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Projects & Proposals > Brooklyn > Greenpoint-Williamsburg Printer Friendly Version
Greenpoint-Williamsburg - Approved!
Upland Areas - Proposed Upland Zoning Districts
Overview | Planning Framework | Upland Areas | Waterfront Access
Waterfront Development
| EIS | Timeline

Upland Areas:
Neighborhood Scale and Context
• Proposed Upland Zoning Districts
Proposed Upland Zoning Map

The Department is proposing a range of residential zoning districts to match the distinct context and scale of each well-established neighborhood and to require that scale in adjoining underbuilt areas where new development is possible. The table below summarizes the specifications of each residential district:

R6B districts are contextual zoning districts that permit a maximum floor area ratio (FAR) of 2.0, a maximum building height of 50 feet, and a maximum street walls base height of 40 feet. Typical buildings are four to five stories. Buildings are required to line up with the streetwall of neighboring buildings, curb cuts are prohibited on small lots, and the Quality Housing program is mandatory. R6B districts are applied in areas characterized by three- to four-story residential buildings (e.g., portions of Bedford Avenue, Berry Street, Oak Street and Calyer Street) and to adjoining underbuilt areas.           photo of R6B-type building

R6A districts are contextual zoning districts that permit a maximum floor area ratio (FAR) of 3.0, a maximum building height of 70 feet, and a maximum streetwall base height of 60 feet. Typical buildings are six to seven stories. R6A districts are proposed in areas with a five- to six-story context (e.g., near Berry and N. 11th Streets, Wythe and N. 3rd Streets, and along West Street) and to adjoining underbuilt areas, as well as along major streets such as Union Avenue, and near McCarren Park.

          photo of R6A-type building

R7A districts are contextual zoning districts that permit a maximum floor area ratio (FAR) of 3.0, a maximum building height of 80 feet, and a maximum streetwall base height of 65 feet. Typical buildings are six to eight stories. This district is proposed for an area in Williamsburg where Bedford Avenue meets McCarren Park, and where a vacant site offers significant potential for new housing development.

          photo of R7A-type building

R6 districts allow a maximum FAR of 2.43 (without the Quality Housing option), or a maximum of 2.2 FAR on a narrow street and 3.0 FAR on a wide street (under the Quality Housing option). Under Quality Housing, height limits are similar to those for R6B districts (on narrow streets) and R6A districts (on wide streets). Without Quality Housing, height is regulated by the sky exposure plane, which relates building height to distance from the street and can produce buildings of vaious heights, up to 14 stories tall on large lots.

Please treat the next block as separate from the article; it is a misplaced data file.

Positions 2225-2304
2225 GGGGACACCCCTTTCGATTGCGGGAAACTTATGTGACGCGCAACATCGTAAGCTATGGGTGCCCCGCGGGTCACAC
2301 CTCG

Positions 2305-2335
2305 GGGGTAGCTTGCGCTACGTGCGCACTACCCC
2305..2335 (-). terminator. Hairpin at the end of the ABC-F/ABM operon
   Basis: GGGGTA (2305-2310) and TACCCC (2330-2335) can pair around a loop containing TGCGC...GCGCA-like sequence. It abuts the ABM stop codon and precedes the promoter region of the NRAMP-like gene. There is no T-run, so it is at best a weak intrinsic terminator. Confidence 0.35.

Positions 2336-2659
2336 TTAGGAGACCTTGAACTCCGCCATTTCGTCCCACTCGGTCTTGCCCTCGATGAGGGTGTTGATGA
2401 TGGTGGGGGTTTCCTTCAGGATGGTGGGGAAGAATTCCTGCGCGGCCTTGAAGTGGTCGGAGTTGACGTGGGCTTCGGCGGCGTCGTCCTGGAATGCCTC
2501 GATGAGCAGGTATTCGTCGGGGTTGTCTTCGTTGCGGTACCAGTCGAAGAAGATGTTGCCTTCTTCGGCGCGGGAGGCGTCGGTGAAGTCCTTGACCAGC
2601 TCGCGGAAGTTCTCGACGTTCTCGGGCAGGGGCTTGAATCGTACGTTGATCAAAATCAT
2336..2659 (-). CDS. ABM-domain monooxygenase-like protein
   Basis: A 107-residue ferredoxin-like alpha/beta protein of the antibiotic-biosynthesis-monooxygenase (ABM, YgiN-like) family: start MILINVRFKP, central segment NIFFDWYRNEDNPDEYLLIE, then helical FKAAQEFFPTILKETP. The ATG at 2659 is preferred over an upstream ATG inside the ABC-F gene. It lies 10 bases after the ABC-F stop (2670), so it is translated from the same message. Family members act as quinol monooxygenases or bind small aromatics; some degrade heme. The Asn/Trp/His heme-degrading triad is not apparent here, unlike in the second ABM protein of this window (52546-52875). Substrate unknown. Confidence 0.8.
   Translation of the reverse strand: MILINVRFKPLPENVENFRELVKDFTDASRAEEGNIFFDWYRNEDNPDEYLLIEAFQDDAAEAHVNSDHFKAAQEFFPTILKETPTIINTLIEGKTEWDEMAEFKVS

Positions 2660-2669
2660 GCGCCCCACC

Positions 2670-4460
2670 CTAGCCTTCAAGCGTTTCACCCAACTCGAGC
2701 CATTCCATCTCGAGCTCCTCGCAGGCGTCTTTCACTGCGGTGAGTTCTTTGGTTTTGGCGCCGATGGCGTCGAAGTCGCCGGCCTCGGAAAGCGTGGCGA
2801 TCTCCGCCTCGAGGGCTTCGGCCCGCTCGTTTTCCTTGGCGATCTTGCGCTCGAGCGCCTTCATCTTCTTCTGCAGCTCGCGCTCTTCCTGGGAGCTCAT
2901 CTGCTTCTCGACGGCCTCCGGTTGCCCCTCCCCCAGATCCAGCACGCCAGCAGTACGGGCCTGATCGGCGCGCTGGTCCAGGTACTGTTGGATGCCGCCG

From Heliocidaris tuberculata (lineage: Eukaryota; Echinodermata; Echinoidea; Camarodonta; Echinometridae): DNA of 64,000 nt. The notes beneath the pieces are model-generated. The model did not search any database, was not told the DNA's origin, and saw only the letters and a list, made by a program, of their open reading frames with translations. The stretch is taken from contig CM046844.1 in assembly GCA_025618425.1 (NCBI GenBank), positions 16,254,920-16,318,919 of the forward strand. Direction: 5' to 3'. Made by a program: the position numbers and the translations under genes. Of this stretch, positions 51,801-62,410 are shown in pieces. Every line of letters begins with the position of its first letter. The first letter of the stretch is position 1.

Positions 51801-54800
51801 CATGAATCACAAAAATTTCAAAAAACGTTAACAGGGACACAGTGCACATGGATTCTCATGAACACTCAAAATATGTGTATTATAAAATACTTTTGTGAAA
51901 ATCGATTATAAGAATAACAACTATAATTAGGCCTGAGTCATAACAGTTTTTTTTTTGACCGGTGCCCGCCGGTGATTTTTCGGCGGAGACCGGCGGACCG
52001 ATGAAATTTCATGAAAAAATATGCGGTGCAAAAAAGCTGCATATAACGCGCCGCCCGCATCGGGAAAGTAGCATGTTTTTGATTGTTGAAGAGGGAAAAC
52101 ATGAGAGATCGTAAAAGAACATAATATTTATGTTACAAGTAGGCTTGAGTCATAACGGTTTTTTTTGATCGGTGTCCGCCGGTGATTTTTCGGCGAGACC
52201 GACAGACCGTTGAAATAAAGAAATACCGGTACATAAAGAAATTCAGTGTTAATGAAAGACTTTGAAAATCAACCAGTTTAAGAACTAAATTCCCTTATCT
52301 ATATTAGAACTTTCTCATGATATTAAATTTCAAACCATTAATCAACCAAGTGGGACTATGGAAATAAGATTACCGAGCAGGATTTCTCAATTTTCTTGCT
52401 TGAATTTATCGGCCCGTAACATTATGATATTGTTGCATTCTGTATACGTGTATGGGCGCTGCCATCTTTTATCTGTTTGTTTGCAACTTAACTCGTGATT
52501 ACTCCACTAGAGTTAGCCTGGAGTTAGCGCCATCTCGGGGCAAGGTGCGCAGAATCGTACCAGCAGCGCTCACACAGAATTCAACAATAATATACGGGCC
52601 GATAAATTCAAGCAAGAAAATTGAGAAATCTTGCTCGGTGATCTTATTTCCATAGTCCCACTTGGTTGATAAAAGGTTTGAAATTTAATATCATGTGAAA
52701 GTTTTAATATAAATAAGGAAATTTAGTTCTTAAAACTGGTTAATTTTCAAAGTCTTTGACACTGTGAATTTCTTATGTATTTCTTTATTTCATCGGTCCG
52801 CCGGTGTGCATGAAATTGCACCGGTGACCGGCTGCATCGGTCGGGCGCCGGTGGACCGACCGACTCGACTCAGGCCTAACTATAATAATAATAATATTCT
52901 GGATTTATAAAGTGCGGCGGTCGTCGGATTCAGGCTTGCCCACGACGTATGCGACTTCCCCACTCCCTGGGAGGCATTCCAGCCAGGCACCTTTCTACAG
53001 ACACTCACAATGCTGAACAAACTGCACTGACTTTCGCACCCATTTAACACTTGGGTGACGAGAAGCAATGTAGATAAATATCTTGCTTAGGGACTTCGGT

R6 districts are proposed where height limits would be inappropriate, including areas characterized by tall buildings or a mix of heights, as well as sites where the district’s more flexible regulations are needed for site planning -- on irregularly shaped sites, and near large structures such as bridges or elevated highways. Examples of locations where R6 districts are proposed are near the Williamsburg and Pulaski Bridges and the Brooklyn-Queens Expressway.

Res. District Maximum FAR Max. Base Height Max. Total Height Quality Housing
R6B 2.0 40' 50' Mandatory
R6A 3.0 60' 70' Mandatory
R7A 4.0 65' 80' Mandatory
R6 - 2.43 (height factor option)
- 2.2 on narrow street, 3.0 on wide street
(Quality Housing option)
n/a
(sky exposure plane)
n/a
(sky exposure plane)
Optional

Special Mixed Use District (MX). The Special Mixed Use District is a special zoning district that is currently mapped in several locations throughout the city, including Dumbo and Red Hook in Brooklyn, Port Morris in the Bronx, and West Chelsea in Manhattan. It combines a light industrial (M1) district with a residential district, and permits a mix of selected light industrial, commercial, residential, and community facility uses under the applicable regulations. The MX district permits mixed-use buildings, and includes an expanded definition of “home occupations,” permitting a broader variety of live-work accommodations than is allowed in standard zoning districts. In Greenpoint-Williamsburg, an MX district combining an M1-2 district with R6B, R6A, and R7A districts is proposed for mixed-use areas identified in the land use framework.


Brief explanations of terms in green italics can be viewed by clicking on the term. Words and phrases followed by an asterisk (*) are defined terms in the Zoning Resolution, primarily in Section 12-10. Consult the Zoning Resolution for the official and legally binding definitions of these words and phrases.





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